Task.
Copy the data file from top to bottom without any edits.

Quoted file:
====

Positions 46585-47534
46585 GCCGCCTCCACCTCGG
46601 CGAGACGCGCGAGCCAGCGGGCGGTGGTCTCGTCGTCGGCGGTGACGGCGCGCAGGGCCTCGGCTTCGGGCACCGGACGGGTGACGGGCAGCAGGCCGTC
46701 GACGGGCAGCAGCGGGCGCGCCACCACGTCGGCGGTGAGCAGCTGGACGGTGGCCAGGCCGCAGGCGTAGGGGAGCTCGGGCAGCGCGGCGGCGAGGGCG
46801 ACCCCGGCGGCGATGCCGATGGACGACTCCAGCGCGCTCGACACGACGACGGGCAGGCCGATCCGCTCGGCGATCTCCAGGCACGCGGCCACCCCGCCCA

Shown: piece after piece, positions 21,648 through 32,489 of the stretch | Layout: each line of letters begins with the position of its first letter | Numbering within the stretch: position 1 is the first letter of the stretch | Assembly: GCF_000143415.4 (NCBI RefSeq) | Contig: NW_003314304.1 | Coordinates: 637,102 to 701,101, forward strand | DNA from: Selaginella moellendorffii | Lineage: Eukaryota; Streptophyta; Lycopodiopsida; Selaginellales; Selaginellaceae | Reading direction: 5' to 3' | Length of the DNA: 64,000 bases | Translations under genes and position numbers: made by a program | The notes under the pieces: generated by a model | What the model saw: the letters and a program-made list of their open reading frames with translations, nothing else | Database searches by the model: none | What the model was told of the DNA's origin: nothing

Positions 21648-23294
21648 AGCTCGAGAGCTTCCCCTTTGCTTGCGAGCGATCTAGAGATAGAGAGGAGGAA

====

Positions 46585-47534
46585 GCCGCCTCCACCTCGG
46601 CGAGACGCGCGAGCCAGCGGGCGGTGGTCTCGTCGTCGGCGGTGACGGCGCGCAGGGCCTCGGCTTCGGGCACCGGACGGGTGACGGGCAGCAGGCCGTC
46701 GACGGGCAGCAGCGGGCGCGCCACCACGTCGGCGGTGAGCAGCTGGACGGTGGCCAGGCCGCAGGCGTAGGGGAGCTCGGGCAGCGCGGCGGCGAGGGCG
46801 ACCCCGGCGGCGATGCCGATGGACGACTCCAGCGCGCTCGACACGACGACGGGCAGGCCGATCCGCTCGGCGATCTCCAGGCACGCGGCCACCCCGCCCA

Shown: piece after piece, positions 21,648 through 32,489 of the stretch | Layout: each line of letters begins with the position of its first letter | Numbering within the stretch: position 1 is the first letter of the stretch | Assembly: GCF_000143415.4 (NCBI RefSeq) | Contig: NW_003314304.1 | Coordinates: 637,102 to 701,101, forward strand | DNA from: Selaginella moellendorffii | Lineage: Eukaryota; Streptophyta; Lycopodiopsida; Selaginellales; Selaginellaceae | Reading direction: 5' to 3' | Length of the DNA: 64,000 bases | Translations under genes and position numbers: made by a program | The notes under the pieces: generated by a model | What the model saw: the letters and a program-made list of their open reading frames with translations, nothing else | Database searches by the model: none | What the model was told of the DNA's origin: nothing

Positions 21648-23294
21648 AGCTCGAGAGCTTCCCCTTTGCTTGCGAGCGATCTAGAGATAGAGAGGAGGAA